Friday, June 14, 2013

When they were boys...

The first nuclear submarine was commissioned in 1953 by President Truman. The USS Nautilus, which is on permanent display in Groton, Connecticut.

The tents for the ceremony were set up on the Nautilus dock....and that huge submarine is a very impressive thing to be in the shadow of.

John served on the USS Haddo SSN604.

The Haddo was the same class of submarine as the Thresher and the Scorpion -- the two nuclear submarines that went down with full crews. What those Cold War sailors did during those tense days when both sides had nuclear weapons locked and loaded  was extraordinary. And dangerous. And historic. And most of those men never, ever talked about it.

After their Navy enlistment was up -- they walked off the boat and spread out across the country.  They were eager to get regular jobs and live the American Dream. 

John became an electrician in Washington D.C.. His friend Pat McGovern became a Illinois State Patrolman. Joseph O'Hara was an insurance man in Pennsylvania. Their friend Matey worked construction. They blended back into society -- by simply putting one foot in front of the other. They were deliriously happy not to be under water for 90 days at a time. Maybe ANY job looked good...

For 30 years, John rarely talked about what he did in the Navy.  He was too busy doing all the stuff that makes up a normal life. Working, paying bills, golfing when he could, arguing with his wife. The usual highs and lows...

But in recent years -- and especially on this special day -- these men seemed eager to talk. And this Admiral enjoyed listening.  He had a lot of questions about a particular Mediterranean patrol...

NOW -- 50 years later -- when these men get together -- THEY ALL KNOW WHAT THEY DID. Only with the benefit of time do they really understand that they were a part of something extraordinary. The Navy provided them with schools, experience and training that served them throughout their adult lives. But beyond that -- being a sailor on a nuclear submarine was a measurement in so many ways. It was a daily test that required brains and strength, quick-thinking and patience. They learned who they are and what they were capable of. They relied on one another because their lives depended on it.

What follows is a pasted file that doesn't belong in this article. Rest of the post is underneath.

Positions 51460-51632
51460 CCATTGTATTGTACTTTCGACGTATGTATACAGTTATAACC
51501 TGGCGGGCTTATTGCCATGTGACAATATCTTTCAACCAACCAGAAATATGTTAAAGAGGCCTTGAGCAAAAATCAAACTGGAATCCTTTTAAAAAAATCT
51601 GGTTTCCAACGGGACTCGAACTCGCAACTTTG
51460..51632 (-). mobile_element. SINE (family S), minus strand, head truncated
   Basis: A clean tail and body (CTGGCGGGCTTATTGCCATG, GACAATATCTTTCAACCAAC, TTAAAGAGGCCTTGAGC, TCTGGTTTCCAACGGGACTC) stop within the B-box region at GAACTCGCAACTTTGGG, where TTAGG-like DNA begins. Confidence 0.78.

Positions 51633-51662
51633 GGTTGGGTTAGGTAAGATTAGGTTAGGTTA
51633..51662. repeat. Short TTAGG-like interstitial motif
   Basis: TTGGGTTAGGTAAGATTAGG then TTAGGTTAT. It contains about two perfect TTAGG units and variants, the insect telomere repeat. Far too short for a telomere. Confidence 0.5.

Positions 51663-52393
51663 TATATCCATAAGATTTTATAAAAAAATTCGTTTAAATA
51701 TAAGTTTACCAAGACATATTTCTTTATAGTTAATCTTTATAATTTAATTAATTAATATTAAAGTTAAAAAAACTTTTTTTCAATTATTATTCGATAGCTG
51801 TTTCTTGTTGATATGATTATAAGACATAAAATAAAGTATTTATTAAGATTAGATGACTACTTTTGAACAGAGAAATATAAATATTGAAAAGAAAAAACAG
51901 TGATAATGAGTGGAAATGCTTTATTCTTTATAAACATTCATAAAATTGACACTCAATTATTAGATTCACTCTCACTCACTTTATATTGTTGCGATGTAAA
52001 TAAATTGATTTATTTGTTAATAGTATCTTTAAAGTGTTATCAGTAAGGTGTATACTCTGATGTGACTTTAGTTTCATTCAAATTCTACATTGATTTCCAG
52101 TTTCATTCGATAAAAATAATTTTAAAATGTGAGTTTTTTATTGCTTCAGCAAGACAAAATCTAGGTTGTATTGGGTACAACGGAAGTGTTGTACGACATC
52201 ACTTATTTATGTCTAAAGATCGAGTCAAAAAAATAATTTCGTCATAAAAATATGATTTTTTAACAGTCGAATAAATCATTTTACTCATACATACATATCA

Like many other people that morning, I watched the ceremony through tears. Because the men being honored are old now. Their submarine service happened 50 years ago -- when they were young men. Kids, really...

I wonder if all the men being inducted that day felt the same way John did.  With the pictures of them as young sailors, and the speeches, and the music -- nobody does it up like the Navy.  But, at the end of the day -- it was bittersweet.  Because John felt like he was attending his own funeral.

When he said that, I realized that was EXACTLY why I'd been crying all day.  Then I told him it was actually a pretty good way to look at it.  Because, for the record, this deal was WAY better than his Iowa funeral is gonna be...


  1. Please thank you husband for me. I am grateful for his service.
    Thanks for posting this story. It is an important reminder that I live in a great country because of the service and sacrifices of so many others.

  2. And for me.....Thank You, John, for your Service and Thank You, Rita for telling us a little of their story.